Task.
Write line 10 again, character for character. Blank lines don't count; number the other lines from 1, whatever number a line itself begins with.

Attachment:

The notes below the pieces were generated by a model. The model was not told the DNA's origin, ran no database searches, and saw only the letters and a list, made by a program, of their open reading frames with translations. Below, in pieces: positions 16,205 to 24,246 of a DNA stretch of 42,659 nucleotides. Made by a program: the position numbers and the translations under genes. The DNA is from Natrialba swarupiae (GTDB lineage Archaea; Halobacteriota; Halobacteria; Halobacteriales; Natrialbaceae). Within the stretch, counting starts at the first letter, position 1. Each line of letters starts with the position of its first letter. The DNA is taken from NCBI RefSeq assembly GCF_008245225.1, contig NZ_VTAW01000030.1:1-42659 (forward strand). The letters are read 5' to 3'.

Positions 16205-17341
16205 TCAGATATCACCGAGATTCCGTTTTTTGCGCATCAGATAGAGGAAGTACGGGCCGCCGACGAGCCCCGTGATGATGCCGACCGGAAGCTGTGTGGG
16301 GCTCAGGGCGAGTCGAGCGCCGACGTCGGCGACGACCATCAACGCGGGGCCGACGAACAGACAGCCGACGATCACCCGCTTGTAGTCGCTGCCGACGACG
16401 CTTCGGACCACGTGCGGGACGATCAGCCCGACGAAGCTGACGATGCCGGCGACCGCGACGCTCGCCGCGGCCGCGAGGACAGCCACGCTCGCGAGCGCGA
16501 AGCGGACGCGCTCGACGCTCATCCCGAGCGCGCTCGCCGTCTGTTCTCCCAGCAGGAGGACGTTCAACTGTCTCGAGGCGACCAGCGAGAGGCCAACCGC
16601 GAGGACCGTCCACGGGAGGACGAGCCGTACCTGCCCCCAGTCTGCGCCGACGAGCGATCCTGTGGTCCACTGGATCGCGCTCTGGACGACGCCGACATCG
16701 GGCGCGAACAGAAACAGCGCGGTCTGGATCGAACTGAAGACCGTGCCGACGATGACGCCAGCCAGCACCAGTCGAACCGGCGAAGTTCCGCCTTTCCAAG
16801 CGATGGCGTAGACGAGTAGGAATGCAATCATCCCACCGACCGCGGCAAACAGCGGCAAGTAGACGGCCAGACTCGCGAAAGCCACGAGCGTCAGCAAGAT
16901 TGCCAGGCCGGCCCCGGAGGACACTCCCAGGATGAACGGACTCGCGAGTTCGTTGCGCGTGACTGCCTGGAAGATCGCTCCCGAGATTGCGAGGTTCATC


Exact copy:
16901 TGCCAGGCCGGCCCCGGAGGACACTCCCAGGATGAACGGACTCGCGAGTTCGTTGCGCGTGACTGCCTGGAAGATCGCTCCCGAGATTGCGAGGTTCATC